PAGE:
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Tropical Animal Health and Production

, Volume 45, Issue 2, pp 577–583 | Cite as

Dry matter intake and digestibility of rations replacing concentrates with graded levels of Enterolobium cyclocarpum in Pelibuey lambs

  • Angel Trinidad Piñeiro-VázquezEmail author
  • Armín Javier Ayala-Burgos
  • Alfonso Juventino Chay-Canul
  • Juan Carlos Ku-Vera
Regular Articles

Abstract

The aim of the study was to evaluate the effect of graded levels of Enterolobium cyclocarpum pods in the ration on feed intake and digestibility by Pelibuey lambs. Five dietary treatments were imposed where ground pods replaced concentrate diet at 0, 20, 30, 40 and 50 % of dry matter (DM), respectively. The concentrate portion was composed of ground sorghum, soybean meal, cane molasses and minerals. Five entire Pelibuey lambs with initial bodyweight 34 ± 2 kg were allocated in the treatments in a 5 × 5 Latin square design. Values of dry matter intake (DMI) and dry matter (DMD) and organic matter (OMD) digestibility were measured and metabolisable energy intake (MEI) estimated. Rumen degradation constants for E. cyclocarpum were also measured. There were no differences (P > 0.05) in average DMI (86.6 g/kg0.75) and OMI (81.2 g/kg0.75) among treatments. As the level of incorporation of E. cyclocarpum pods increased, voluntary DMI and OMI increased, whereas apparent DMD and OMD decreased linearly. Average digestible DM (65 g/kg0.75) and OM (61 g/kg0.75) intakes were similar (P > 0.05) among treatments. Similarly, MEI (0.976 MJ ME kg0.75/day) was not different (P > 0.05) among treatments. The potential rumen degradation (A + B) of ground pods of E. cyclocarpum was 866.4 g/kg DM. Ground pods of E. cyclocarpum can be employed for lamb feeding up to 50 % of the ration, without affecting DMI, DM apparent digestibility and MEI.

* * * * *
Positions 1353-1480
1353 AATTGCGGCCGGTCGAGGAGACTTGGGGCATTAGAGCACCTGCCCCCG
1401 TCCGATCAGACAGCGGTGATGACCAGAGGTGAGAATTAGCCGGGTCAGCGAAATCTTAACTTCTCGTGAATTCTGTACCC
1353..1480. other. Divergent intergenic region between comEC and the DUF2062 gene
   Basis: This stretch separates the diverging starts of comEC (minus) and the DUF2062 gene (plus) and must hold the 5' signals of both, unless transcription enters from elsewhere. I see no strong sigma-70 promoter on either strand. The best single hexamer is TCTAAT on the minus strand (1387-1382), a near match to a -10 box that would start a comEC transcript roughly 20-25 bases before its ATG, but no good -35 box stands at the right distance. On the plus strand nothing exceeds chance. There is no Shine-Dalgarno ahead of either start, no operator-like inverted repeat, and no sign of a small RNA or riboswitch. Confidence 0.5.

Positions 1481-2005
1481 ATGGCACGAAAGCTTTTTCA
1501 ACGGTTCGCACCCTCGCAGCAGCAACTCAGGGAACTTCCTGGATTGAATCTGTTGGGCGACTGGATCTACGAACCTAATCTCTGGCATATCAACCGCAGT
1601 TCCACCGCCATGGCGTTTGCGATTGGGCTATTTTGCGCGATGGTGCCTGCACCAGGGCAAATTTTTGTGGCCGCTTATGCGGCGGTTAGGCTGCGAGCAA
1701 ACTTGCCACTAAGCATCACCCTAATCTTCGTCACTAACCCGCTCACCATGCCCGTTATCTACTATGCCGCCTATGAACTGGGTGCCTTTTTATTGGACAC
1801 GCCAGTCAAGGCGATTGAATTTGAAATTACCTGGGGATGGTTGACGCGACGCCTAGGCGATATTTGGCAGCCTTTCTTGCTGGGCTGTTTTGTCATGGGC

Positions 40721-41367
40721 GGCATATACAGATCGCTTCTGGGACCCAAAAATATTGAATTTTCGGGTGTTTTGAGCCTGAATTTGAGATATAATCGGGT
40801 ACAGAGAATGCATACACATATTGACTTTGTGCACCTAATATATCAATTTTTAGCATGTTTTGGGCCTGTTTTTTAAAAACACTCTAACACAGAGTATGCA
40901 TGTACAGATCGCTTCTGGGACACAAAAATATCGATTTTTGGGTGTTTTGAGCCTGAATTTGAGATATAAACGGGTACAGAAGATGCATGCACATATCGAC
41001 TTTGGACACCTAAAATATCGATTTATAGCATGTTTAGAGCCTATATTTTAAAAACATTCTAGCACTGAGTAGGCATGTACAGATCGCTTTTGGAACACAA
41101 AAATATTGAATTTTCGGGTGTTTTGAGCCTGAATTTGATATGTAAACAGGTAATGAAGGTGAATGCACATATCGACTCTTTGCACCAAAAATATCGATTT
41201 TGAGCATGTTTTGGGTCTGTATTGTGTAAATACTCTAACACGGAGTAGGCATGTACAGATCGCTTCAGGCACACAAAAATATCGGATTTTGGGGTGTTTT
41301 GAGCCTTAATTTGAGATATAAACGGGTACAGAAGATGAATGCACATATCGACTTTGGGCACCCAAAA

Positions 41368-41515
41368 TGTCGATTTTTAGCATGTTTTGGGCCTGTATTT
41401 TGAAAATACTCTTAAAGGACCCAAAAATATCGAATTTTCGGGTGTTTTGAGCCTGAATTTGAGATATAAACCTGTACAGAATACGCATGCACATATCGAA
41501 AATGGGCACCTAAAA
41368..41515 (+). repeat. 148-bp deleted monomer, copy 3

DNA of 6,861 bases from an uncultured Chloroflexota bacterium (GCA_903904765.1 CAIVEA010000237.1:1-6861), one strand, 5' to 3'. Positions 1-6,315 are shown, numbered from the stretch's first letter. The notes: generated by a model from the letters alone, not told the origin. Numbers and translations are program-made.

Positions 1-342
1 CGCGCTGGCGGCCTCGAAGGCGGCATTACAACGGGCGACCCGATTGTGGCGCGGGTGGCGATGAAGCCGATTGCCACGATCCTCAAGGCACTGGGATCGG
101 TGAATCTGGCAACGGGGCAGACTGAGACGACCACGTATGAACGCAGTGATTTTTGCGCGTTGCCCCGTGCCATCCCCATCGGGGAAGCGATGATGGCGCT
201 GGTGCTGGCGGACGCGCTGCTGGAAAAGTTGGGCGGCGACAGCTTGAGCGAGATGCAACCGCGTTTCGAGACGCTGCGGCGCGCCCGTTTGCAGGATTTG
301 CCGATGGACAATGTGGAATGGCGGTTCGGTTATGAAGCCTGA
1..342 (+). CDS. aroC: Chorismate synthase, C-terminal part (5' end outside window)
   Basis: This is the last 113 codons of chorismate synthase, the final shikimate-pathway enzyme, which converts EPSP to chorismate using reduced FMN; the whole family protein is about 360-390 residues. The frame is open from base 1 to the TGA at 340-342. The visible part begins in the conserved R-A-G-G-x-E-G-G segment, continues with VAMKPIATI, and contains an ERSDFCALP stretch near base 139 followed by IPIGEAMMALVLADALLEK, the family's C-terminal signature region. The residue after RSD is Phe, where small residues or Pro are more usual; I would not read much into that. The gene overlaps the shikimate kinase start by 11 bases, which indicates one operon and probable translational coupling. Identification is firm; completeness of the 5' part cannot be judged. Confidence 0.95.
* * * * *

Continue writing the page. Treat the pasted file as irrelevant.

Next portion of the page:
Keywords

Feed intake Tropical legume pods Rumen degradation 

Notes

Acknowledgments

We thank Consejo Nacional de Ciencia y Tecnología of Mexico for the scholarship granted to the senior author for carrying out postgraduate studies (M.Sc.) in tropical animal production at the University of Yucatan, Mexico. We thank the anonymous reviewers of this paper for valuable suggestions and comments.

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Copyright information

© Springer Science+Business Media B.V. 2012

Authors and Affiliations

  • Angel Trinidad Piñeiro-Vázquez
    • 1
    Email author
  • Armín Javier Ayala-Burgos
    • 1
  • Alfonso Juventino Chay-Canul
    • 2
  • Juan Carlos Ku-Vera
    • 1
  1. 1.Departamento de Nutrición Animal. Facultad de Medicina Veterinaria y ZootecniaUniversidad Autónoma de YucatánMéridaMéxico
  2. 2.División Académica de Ciencias AgropecuariasUniversidad Juárez Autónoma de TabascoVillahermosaMéxico

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